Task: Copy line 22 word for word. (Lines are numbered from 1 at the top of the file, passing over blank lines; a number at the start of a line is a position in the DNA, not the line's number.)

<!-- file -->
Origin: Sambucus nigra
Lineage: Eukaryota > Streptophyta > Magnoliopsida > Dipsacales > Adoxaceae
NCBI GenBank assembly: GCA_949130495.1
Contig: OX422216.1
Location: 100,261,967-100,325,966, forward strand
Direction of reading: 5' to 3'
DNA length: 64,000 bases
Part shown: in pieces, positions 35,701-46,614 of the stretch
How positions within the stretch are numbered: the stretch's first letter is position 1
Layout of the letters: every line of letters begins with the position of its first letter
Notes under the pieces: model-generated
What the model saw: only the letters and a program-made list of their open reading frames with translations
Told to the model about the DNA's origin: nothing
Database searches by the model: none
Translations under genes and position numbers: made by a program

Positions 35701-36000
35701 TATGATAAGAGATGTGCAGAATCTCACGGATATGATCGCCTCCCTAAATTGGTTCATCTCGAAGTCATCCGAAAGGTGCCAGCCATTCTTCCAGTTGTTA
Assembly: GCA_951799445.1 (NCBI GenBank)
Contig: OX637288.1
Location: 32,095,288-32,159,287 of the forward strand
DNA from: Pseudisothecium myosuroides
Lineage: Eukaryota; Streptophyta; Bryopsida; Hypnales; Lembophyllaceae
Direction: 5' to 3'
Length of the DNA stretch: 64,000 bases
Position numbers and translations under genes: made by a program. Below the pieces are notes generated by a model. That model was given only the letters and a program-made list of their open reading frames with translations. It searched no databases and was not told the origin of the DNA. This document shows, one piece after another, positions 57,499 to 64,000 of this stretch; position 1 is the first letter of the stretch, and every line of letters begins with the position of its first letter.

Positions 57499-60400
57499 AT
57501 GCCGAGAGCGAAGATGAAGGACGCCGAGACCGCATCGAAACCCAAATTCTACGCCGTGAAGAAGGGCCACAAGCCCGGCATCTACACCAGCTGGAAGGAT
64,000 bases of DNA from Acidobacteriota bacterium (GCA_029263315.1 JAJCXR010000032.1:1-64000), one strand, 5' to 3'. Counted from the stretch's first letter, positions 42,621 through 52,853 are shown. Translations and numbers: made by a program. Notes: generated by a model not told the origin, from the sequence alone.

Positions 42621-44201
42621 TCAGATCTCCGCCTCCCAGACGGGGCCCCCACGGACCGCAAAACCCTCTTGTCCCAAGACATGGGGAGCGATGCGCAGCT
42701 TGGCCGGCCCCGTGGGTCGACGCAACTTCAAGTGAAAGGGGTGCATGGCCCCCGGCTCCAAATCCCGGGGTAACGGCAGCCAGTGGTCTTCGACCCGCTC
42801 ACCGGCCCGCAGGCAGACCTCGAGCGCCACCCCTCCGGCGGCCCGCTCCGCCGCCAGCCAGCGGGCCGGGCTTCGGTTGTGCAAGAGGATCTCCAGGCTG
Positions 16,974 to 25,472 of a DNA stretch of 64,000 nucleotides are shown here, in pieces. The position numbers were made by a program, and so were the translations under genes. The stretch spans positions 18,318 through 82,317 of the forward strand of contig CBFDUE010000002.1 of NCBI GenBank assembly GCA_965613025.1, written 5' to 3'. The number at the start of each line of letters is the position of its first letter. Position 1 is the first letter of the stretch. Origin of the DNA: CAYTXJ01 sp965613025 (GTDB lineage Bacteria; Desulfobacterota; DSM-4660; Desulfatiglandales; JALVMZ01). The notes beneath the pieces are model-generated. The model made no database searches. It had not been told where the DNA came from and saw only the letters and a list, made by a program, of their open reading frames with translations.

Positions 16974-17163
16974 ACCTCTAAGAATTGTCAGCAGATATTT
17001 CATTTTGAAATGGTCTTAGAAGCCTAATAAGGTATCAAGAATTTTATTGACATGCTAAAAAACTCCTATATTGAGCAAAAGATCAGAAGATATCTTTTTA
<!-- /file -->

Lineage: Eukaryota; Streptophyta; Bryopsida; Hypnales; Lembophyllaceae